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Diabetes May Be an Early Indicator of Alzheimer’s Disease

What do alcohol consumption, smoking, obesity, and diabetes have in common…

Previous studies have shown that cardiovascular risk factors are linked to cognitive decline leading to Alzheimer’s disease and dementia. However, we don’t currently have effective treatments for Alzheimer’s disease, so the focus is on prevention. Being able to understand and provide patients with information about how different risk factors may affect their brain health may affect the patient’s outcomes and improve patient’s understanding of brain diseases.

The purpose of this study was to determine in a large cohort the cardiovascular and genetic risk factors associated with smaller volume in the hippocampus, precuneus, and posterior cingulate, and their association with declining cognitive performance in patients younger and older than 50 years of age. The study consisted of 1,629 participants who were divided into two age groups: 805 participants in the under age 50 group and 824 in the age 50 and older group. The researchers evaluated the participant’s data from the initial baseline visit, which included laboratory and clinical analysis and the follow-up visit seven years later where they underwent brain magnetic resonance imaging with automated volumetry and cognitive assessment with the Montreal Cognitive Assessment (MoCA).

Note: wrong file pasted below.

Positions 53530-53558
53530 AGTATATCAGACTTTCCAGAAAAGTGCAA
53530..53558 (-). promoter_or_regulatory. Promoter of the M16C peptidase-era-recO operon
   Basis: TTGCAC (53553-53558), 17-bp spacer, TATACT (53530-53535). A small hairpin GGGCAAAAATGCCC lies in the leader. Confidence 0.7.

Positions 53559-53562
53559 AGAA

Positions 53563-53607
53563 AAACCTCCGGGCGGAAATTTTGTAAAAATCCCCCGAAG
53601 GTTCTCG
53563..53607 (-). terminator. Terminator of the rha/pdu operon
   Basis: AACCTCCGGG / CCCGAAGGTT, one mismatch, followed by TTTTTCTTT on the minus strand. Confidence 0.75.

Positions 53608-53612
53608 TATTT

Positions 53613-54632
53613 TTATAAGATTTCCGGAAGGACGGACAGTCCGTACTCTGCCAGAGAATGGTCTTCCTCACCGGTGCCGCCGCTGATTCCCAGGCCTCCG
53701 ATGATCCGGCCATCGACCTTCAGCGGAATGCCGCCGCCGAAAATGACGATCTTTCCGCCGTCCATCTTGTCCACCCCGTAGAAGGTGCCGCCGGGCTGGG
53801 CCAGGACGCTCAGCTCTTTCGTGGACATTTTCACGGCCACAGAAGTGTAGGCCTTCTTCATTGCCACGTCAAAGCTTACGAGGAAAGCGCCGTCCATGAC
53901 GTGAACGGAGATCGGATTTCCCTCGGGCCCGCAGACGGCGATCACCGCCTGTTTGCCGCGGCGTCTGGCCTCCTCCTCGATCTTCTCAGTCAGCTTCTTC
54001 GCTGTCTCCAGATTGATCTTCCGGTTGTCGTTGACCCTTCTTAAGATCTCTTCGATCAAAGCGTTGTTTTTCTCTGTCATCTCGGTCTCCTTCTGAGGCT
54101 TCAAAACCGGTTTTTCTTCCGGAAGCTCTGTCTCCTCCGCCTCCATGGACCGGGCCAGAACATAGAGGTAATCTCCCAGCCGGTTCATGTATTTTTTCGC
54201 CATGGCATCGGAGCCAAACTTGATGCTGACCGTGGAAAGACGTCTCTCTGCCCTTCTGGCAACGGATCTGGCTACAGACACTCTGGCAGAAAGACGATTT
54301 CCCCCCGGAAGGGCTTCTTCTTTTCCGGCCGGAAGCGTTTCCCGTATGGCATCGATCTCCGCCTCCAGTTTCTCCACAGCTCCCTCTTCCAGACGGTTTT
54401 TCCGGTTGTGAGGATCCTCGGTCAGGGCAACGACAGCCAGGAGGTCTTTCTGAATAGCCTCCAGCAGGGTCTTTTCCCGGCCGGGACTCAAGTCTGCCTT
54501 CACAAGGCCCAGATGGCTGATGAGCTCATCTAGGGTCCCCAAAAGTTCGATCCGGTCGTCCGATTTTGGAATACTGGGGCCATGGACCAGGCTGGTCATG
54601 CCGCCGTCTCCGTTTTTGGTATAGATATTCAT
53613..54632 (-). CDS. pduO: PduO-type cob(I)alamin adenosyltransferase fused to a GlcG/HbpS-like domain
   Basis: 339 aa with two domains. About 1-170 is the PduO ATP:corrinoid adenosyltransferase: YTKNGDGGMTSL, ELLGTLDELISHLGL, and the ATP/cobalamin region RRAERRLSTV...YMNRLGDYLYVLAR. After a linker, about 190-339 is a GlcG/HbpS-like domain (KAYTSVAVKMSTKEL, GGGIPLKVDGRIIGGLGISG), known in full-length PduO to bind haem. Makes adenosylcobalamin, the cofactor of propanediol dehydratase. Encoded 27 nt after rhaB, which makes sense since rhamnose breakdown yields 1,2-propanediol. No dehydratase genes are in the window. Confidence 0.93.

The study found that smaller total brain volume was associated with alcohol use (standardized estimate, -0.04; P = .039) and diabetes (standardized estimate, -0.03; P = < .002), while smoking (standardized estimate, -0.04; P = .048) and obesity were linked with reduced volumes of the posterior cingulate cortex, which is the area of the brain connected with memory retrieval as well as emotional and social behavior. Lower hippocampal mass was linked to both alcohol consumption and smoking, where alcohol use, obesity, and high fasting blood glucose correlated with reduced precuneus size. Regression analysis showed associations between risk factors and segmental volumes, and associations between these volumes with cognitive performance in participants younger and older than 50 years.

The results of this study confirmed that lower cognitive test scores correlated with lower brain volumes in each area and also suggests that diminished hippocampal and precuneus volumes may be risk indicators for cognitive decline in patients 50 years and older. Smaller posterior cingulate volumes are better predictors for patients under the age of 50.

Practice Pearls:

  • Current treatments for Alzheimer’s disease are not very effective, therefore education on prevention may affect patient’s outcome and improve patient’s understanding of brain disease.
  • Smaller total brain volume was associated with alcohol use and diabetes, while smoking and obesity were linked with reduced volumes of the posterior cingulate cortex, which is connected with brain memory retrieval as well as emotional and social behavior.
  • Alcohol use, obesity, and high fasting blood glucose correlated with reduced precuneus size.

Srinivasa RN, Rossetti HC, Gupta MK, et al. “Cardiovascular Risk Factors Associated with Smaller Brain Volumes in Regions Identified as Early Predictors of Cognitive Decline.” Radiology. 2015; 142488.